HistoryThis section has been translated automatically.
Baker 1873; Rosenbach 1887; Klauder 1926
DefinitionThis section has been translated automatically.
Bacterial zoonosis in which the pathogen Erysipelotrix rhusiopathiae is transmitted via contact with infected vertebrates (e.g. pigs (= red pork), saltwater fish, crabs, shellfish or poultry - especially turkeys). The infection is exclusively limited to contact persons (fishermen, butchers, housewives) and usually occurs in the summer months. Epidemics are also known among crab fishermen(crab dermatitis).
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PathogenThis section has been translated automatically.
Erysipelothrix rhusiopathiae (Erysipelothrix insidiosa), gram-positive bacterium.
EtiopathogenesisThis section has been translated automatically.
Infection through contact with pork, game, fish. Also after bites from animals, e.g. cat bites (Kobayashi KI et al. 2019).
ManifestationThis section has been translated automatically.
Mainly occurring in butchers, housewives, fishermen.
LocalizationThis section has been translated automatically.
Especially hands (fingers) are affected.
Clinical featuresThis section has been translated automatically.
Three clinical courses of infection are distinguished in humans (Wang T et al. 2020):
- the localized erysipeloid
- the diffuse cutaneous erysipeloid
- Rare are septic forms that can lead to infective endocarditis.
Localized erysipeloid (classic course form): After an incubation period of 3-8 days, (one or) multiple 2.0-5.0 cm, moderately painful or only mildly tense, livid spots/plaques develop at the inoculation site(s) with a tendency to centrifugal extension. The affected area is arcuately bordered by the active zones of progression. Centrally, healing occurs. In contrast to erysipelas, the flame-like margins are absent, as is the acuity of erysipelas with painful lymphadenitis.
Concomitant: moderate fever, mild lymphadenitis, rarely minor arthritic symptoms.
Bronchitis occurs after inhalation of the causative agent.
Septic erysipeloid: Rarely, septicFforms with endocarditis may also occur in immunocompetent patients.
DiagnosticsThis section has been translated automatically.
Culture from biopsy material. Culutreal detection is also possible from tissue fluid material obtained by scarification from the marginal area of the focus of infection.
Differential diagnosisThis section has been translated automatically.
Erysipelas: higher acuity with fever, pain, lymphadenopathy and lymphadenitis
Drug reaction, fixed: localized, spotty or plaque shaped, also bullous or erosive skin reaction; there is a temporal connection with the intake of drugs.
Erysipeloid-like skin reactions have been described after gemcitabine (Ruiz-Casado A et al. 2015).
Erythema chronicum migrans: 10-30 days after tick bite a roundish-oval, sharply edged, centrally pale red or even livid red erythema which slowly expands centrifugally. If the tick bite persists for a longer period of time, a ring-like structure develops due to central pallor, which often still shows a central bite reaction in the form of a red papule. Rarely localized on the hands. No fever, no pain. Tick bite mostly memorable.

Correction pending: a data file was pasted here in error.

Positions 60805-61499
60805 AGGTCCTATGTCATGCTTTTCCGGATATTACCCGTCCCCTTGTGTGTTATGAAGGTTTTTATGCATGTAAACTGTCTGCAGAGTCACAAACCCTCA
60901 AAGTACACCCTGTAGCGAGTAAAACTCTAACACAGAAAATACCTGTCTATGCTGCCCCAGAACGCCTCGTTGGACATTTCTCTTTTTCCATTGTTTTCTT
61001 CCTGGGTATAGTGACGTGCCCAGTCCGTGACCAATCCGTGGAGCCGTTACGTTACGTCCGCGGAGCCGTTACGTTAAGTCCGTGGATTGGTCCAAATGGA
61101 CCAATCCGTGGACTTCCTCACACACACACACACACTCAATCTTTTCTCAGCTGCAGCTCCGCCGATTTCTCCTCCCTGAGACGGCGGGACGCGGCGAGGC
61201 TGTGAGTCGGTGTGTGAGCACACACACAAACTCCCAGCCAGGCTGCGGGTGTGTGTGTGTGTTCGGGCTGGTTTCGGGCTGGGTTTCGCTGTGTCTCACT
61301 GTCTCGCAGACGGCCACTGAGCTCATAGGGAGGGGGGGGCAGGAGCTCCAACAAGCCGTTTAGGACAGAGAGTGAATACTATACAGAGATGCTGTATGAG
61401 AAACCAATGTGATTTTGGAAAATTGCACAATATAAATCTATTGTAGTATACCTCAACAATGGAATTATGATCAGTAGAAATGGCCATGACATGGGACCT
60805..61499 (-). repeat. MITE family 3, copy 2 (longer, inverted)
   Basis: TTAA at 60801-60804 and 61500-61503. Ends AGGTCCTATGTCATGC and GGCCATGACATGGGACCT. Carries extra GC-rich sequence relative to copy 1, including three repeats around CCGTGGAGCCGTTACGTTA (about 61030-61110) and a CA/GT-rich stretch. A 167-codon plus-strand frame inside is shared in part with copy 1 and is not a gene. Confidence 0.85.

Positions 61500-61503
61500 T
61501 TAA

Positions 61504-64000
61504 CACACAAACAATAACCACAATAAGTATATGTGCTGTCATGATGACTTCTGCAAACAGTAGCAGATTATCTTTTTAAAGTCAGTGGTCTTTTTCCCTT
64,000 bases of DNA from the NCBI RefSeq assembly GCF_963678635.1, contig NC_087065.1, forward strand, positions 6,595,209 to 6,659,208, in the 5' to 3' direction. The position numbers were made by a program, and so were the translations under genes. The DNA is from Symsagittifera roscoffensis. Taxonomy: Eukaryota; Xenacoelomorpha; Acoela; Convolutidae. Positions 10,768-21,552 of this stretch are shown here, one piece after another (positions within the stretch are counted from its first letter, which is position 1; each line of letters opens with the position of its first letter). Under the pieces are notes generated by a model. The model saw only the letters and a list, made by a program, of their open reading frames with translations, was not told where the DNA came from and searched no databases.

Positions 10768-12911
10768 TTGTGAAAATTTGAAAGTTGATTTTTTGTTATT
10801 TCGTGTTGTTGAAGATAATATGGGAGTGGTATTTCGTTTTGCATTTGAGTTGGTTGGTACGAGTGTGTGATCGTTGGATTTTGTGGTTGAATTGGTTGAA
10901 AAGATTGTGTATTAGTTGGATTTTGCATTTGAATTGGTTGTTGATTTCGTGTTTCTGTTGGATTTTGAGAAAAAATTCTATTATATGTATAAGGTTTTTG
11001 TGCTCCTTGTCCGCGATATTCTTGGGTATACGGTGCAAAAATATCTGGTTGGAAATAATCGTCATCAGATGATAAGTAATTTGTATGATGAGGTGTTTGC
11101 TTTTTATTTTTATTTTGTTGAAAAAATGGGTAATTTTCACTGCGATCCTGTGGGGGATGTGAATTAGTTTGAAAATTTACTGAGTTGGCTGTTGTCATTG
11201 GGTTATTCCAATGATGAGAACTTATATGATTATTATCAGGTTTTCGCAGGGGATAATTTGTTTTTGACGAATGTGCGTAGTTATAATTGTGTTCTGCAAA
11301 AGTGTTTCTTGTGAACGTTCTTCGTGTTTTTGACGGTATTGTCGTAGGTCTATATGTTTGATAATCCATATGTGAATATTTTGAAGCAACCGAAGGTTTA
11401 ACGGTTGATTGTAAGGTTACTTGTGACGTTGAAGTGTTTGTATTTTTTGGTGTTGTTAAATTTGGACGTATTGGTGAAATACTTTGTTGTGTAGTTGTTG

External therapyThis section has been translated automatically.
Internal therapyThis section has been translated automatically.
Penicillin V (e.g. Megacillin) 1,2-3 million IU/day p.o. over 10 days.
Alternatively Clindamycin (e.g. Sobelin) 3 times/day 300-600 mg p.o.
Alternatively erythromycin (e.g. erythrocyin) 3 times/day 500 mg p.o./i.v.
Note(s)This section has been translated automatically.
For infections of animals, there are various vaccines available to veterinarians. Vaccination can be carried out with inactivated vaccines from the 12th week of life. Live vaccines can be used from the age of 6 weeks. The booster vaccination is then usually given twice a year.
LiteratureThis section has been translated automatically.
- Baker WM (1873) Erythema serpens. St Bartholomew's Hosp Rep (London) 9: 198-211.
- Rosenbach AJF (1887) On the erysipeloid. Arch klin Chir (Berlin) 36: 346
- Klauder JV (1926) Erysipeloid and swine erysipelas in man. A clinical and bacteriological review: Swine erysipelas in the United States. J Am Med Assoc (Chicago) 86: 536-541.
- Klauder JV et al (1926) A distinctive form of erysipeloid among fish handlers. Arch Dermatol Syphilol (Chicago) 14: 622.
- Kobayashi KI et al.(2019) Erysipelothrix rhusiopathiae bacteremia following a cat bite.
- Ruiz-Casado A et al. (2015) Erysipeloid rash: A rare adverse event induced by gemcitabine. J Cancer Res Ther 11:1024.
Veraldi S et al (2009) Erysipeloid: a review. Clin Exp Dermatol 34:859-862.
Wang T et al (2020) Erysipelothrix rhusiopathiae endocarditis. IDCases 22:e00958.
Incoming links (14)Crab dermatitis; Erysipelas infection of humans; Erythema; Erythema migrans; Erythema migrans; Fishmonger's red run; Fish rose; Infectious diseases of the skin; Occupational skin disease according to bk 5101; Occupational skin disease according to bk 5101; ... Show all
Outgoing links (9)Antiseptic; Clindamycin; Crab dermatitis; Drug reaction fixe; Erysipelas; Erythema migrans; Erythromycin; Penicillin v; Zoonoses (overview);
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